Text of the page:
Nothing says summer more than juicy ripe local peaches! Every year we buy them from a farmer’s market by the bushel so we can preserve the peaches for the winter. I water bath can the fruit in a simple syrup made with honey. You will never miss the sugar. Come into my kitchen with me and let’s talk about how to can peaches with honey.
This post contains affiliate links. I may earn a commission should you chose to sign up for a program or make a purchase using my link.
How many peaches do you need?
The amount of peaches you process is entirely up to you. Today I will show you the steps for water bath canning 7 quarts.
1 bushel (48 pounds) will make 16 to 24 quarts of peaches.
17 pounds of peaches= 7 quarts or one canner load.
11 pounds of peaches= 9 pints or one canner load
Things to prepare before we start
Citric Acid Water
Place a large mixing bowl of citric acid water on the table. Use 1 gallon of water plus 1 teaspoon of citric acid. This prevents my peaches from browning. I use a non-GMO citric acid.
Yes! you may use honey in all of your home canned products. You will not miss the sugar with this honey sweetened simple syrup. I love the honey flavor in the peaches it adds just enough sweetness.
To make the simple syrup you need 9 cups of water and one cup of honey. Pour both liquids into a saucepan Stir until combined and heat until the honey is dissolved. This will make enough syrup for 7 quarts of peaches.
Prepare Your Canner
Because peaches are a high acid food you will use a water bath canner to can the peaches. Fill the canner halfway with water. The weight of the full jars of peaches will cause the water to rise, but once you get the jars in the canner you can adjust the water level as needed.
Turn on your burner to medium high heat. Make sure the water in the canner and the syrup in the jars are relatively the same temperature when you place the jars into the canner. It does not need to be precise, but don’t put a cold jar into a hot pot of water because the jars may crack.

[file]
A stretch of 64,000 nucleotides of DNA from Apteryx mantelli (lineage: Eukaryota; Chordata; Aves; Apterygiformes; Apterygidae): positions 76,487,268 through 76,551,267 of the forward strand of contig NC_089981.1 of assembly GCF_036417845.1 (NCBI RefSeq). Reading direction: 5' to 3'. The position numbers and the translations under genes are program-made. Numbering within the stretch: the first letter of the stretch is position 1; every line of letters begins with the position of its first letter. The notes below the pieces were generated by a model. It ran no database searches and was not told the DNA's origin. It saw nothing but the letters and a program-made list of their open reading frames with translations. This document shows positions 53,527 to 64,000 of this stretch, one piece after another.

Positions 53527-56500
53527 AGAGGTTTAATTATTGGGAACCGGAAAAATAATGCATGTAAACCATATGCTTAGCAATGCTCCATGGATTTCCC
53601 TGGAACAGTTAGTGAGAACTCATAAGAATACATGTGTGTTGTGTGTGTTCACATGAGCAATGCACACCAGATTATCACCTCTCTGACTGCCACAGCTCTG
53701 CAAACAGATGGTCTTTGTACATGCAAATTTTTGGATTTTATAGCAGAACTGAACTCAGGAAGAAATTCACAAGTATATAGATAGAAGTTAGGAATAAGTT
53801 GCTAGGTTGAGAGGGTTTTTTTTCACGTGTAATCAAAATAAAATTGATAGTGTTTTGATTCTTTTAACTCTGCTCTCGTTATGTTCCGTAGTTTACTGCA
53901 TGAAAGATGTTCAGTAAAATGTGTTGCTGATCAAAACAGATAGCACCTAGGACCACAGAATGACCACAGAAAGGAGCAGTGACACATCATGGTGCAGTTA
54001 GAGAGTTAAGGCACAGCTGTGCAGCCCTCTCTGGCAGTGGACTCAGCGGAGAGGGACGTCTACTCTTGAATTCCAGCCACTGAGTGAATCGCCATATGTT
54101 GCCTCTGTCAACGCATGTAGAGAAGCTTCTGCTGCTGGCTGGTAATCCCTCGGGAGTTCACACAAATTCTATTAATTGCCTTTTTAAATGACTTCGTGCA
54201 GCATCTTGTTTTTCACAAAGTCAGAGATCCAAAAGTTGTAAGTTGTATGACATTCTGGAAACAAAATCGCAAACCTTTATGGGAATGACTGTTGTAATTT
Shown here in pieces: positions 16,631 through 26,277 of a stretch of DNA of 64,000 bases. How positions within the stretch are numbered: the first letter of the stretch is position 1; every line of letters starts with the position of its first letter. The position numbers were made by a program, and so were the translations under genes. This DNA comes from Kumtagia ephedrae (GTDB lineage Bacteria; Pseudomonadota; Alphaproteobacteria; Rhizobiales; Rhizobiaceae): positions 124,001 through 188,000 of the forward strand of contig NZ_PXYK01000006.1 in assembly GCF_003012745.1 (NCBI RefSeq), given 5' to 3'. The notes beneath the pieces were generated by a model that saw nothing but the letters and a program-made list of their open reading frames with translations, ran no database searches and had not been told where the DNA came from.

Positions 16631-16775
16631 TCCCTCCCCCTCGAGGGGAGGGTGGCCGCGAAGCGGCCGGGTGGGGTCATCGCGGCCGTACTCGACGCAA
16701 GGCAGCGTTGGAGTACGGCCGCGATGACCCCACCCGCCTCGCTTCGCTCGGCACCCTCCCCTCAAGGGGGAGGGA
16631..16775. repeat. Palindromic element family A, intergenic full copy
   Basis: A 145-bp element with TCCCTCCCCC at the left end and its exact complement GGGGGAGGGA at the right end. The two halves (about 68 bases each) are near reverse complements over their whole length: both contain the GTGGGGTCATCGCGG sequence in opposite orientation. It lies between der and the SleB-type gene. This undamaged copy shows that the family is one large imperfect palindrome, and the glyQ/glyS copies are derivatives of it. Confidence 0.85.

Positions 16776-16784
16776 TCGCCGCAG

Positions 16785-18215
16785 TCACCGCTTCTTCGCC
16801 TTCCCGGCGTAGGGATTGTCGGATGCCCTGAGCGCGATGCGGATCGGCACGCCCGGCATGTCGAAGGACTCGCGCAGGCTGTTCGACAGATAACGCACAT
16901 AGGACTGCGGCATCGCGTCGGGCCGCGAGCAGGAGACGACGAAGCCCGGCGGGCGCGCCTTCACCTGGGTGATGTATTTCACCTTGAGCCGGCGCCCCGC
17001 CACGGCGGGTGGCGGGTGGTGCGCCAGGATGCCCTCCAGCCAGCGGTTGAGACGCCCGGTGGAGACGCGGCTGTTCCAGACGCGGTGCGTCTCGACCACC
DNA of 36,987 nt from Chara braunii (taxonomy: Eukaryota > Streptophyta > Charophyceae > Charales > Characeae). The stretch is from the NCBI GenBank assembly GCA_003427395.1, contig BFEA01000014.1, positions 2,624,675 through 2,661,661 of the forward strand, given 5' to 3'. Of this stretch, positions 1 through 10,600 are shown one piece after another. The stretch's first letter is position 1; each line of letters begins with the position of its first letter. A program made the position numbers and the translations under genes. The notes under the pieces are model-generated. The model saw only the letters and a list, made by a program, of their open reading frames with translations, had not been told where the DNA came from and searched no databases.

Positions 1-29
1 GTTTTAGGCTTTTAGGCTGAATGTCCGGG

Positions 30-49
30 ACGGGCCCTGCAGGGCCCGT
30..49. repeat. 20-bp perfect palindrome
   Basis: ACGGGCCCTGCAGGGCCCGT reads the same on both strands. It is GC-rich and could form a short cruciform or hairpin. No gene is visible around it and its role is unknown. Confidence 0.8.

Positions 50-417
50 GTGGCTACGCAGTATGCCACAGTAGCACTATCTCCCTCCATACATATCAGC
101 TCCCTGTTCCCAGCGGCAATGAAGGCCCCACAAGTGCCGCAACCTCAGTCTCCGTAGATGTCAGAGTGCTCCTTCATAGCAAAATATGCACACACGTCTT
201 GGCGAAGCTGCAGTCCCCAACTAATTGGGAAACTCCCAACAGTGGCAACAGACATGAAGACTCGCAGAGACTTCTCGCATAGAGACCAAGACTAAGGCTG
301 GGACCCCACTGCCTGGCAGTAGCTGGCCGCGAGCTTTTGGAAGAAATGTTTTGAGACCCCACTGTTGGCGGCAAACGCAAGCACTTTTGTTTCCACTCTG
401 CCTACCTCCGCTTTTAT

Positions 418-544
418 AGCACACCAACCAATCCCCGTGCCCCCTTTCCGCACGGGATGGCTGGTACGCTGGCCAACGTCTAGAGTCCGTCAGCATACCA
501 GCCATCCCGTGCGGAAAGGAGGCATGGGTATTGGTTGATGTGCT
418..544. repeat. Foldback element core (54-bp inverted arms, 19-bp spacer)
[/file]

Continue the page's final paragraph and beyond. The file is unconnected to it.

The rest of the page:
How To Can Peaches
First, wash the canning jars thoroughly. I forgot to take a picture of this, but I use soap and water.
Next, wash the peaches. Place the peaches under running water and gently rub all of the peach fuzz off of the peach.
Peel the peaches using a vegetable peeler or paring knife. Save the peels so that you can make peach jelly later.
Cut the peaches into slices or halves and place the pieces of fruit into the citric acid water solution you made earlier. This way the peaches will not brown while you are working.
After you have enough peaches cut up, drop the pieces into pint or quart size jars.
Now it is time to use the simple syrup you made earlier. Pour the syrup into the jars leaving a 1/2-inch headspace.
Your jars are filled and now you debubble the jars. I used the handle of my silicone spatula, but you can use a skewer or the official debubbler tool in the canning kit. Little bubbles rise to the top when you de bubble the jar. This process ensures that the oxygen has escaped and allows for a good seal.
After debubbling the jar, you may need to adjust the simple syrup level to 1/2-inch headspace again. Wipe all of the rims with a clean cloth dipped in vinegar. This washes away any sticky residue on the rims of the jar so that you get a good seal.
Place the lids and rings on the jars. The rings should be finger tight. Basically, screw on the lid until it will not turn anymore. There are no special tools needed just your fingers.
Lower the jars into the water bath canner. Make sure the water covers the jars by 1 inch.
Place the lid on the canner and bring the water up to a boil. Once the water is boiling start the timer for 30 minutes. After 30 minutes is up, turn off the canner and wait for the water to stop boiling and cool down for about 15 minutes.
Take the jars out of the canner and set them on a towel on the counter. The towel protects the jars from extreme temperature change from the hot canner to the cold counter.
As the jars cool you will hear a distinct “ping” noise as the jars seal. Leave the jars on the counter for 24 hours to cool off and seal. After 24 hours take the rings off of the jars. Wash the entire outside of the jar with soap and water or vinegar water.
To check the seal, pick up the jar by the lid. If it stays on, you have a good seal. If the lid comes off, you do not have a good seal. If you do not have a good seal place the jar into the refrigerator and enjoy the peaches as a snack or with your breakfast cereal.
Canning jars should be stored in a cool dark place (at least out of direct sunlight). They can be stored for up to 18 months. After that the quality of the food will begin to deteriorate. You may notice a change in texture, or the flavors are not as bright as before. I am very sure the peaches you just canned will be gone before you have to worry about that!
Other Post You May Enjoy: